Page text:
Economic Development at a Small Scale

Phil, pictured in front of his current contribution to Santa Ana economic development.

Working in downtown Santa Ana, we're spoiled by the food options near our office. Last year, I was especially fond of a place called The Grilled Cheese Spot. Their specialty, as you probably guessed, was grilled cheese with various combinations and permutations. They also had some killer onion rings and tomato soup. I went there so often that the culinary master who ran the place, Phil, knew me by name. His warm greeting only increased my attachment to the place.

I was disappointed late last year to find that The Grilled Cheese Spot had closed temporarily while it was relocating to the 4th Street Market. When that opened, I scoured the mix of restaurants located there, looking for my favorite grilled cheese sandwiches. I didn't find them.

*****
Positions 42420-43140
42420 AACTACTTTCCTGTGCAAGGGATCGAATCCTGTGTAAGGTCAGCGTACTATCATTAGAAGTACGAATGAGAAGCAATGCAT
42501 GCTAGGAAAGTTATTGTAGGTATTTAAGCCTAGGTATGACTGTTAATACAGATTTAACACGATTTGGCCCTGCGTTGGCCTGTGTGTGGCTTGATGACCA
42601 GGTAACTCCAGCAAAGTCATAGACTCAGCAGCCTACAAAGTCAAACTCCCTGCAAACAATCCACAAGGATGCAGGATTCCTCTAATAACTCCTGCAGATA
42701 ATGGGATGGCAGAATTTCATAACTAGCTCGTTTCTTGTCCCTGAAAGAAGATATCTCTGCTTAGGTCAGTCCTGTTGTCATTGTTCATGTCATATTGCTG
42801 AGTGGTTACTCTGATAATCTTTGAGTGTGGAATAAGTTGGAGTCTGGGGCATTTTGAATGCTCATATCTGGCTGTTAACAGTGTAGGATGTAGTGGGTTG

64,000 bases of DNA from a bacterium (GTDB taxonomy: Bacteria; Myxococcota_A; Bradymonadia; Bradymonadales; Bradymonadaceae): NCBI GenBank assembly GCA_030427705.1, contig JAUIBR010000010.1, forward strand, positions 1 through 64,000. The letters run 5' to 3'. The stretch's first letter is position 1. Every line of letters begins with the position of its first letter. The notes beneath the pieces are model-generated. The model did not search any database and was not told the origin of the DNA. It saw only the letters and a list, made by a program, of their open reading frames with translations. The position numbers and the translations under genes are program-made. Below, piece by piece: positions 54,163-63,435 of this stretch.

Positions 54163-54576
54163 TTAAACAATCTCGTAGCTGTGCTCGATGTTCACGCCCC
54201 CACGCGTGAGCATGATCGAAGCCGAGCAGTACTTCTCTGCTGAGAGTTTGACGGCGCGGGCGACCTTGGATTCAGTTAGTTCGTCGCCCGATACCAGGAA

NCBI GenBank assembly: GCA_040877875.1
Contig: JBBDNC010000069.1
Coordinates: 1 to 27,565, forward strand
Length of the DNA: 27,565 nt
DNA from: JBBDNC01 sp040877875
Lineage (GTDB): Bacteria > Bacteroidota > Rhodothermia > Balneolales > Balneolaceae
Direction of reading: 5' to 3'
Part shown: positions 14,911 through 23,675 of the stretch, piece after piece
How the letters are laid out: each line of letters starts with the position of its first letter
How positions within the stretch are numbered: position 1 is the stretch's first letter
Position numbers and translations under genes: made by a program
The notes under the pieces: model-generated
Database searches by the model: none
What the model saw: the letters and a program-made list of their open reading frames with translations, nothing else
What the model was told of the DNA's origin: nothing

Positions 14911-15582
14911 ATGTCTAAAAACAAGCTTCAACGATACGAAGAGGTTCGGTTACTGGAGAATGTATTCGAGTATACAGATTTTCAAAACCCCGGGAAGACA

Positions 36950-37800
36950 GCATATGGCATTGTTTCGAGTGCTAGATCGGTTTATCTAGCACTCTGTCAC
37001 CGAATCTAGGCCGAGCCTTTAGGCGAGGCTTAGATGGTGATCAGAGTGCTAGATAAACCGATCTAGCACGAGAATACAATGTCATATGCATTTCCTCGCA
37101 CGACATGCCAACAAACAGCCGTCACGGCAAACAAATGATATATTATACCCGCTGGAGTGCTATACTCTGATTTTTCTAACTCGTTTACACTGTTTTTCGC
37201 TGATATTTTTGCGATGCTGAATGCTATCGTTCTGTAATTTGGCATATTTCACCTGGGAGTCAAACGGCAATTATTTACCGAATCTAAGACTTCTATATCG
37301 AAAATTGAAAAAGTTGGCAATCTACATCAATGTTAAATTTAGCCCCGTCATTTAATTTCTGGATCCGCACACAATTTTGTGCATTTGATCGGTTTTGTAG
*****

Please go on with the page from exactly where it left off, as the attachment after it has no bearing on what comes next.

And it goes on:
Last month, I came across Phil, who told me that he moved The Grilled Cheese Spot because of the better location of the 4th Street Market and that he seized the opportunity of the move to try a different format, which he named The Stockyard Sandwich Company. The Stockyard offers a variety of sandwiches, poutines, soups, and salads. The tuna melt on the menu is fortunately reminiscent of the grilled cheese sandwich with tuna from the Stockyard’s predecessor.

Planning and economic development often focus on, to paraphrase Daniel Burnham, the big plans and projects with magic to stir people’s blood. The big plans are important and provide guiding principles. But sometimes economic development occurs on a much smaller scale. Stores and restaurants move a few blocks. New, locally owned retailers open up one at a time. Sometimes it’s necessary to engage with property owners, tenants, and developers directly, which RSG is doing for several clients. Sometimes economic development occurs one grilled cheese sandwich at a time.

Written by Dima Galkin who is a Senior Analyst at RSG.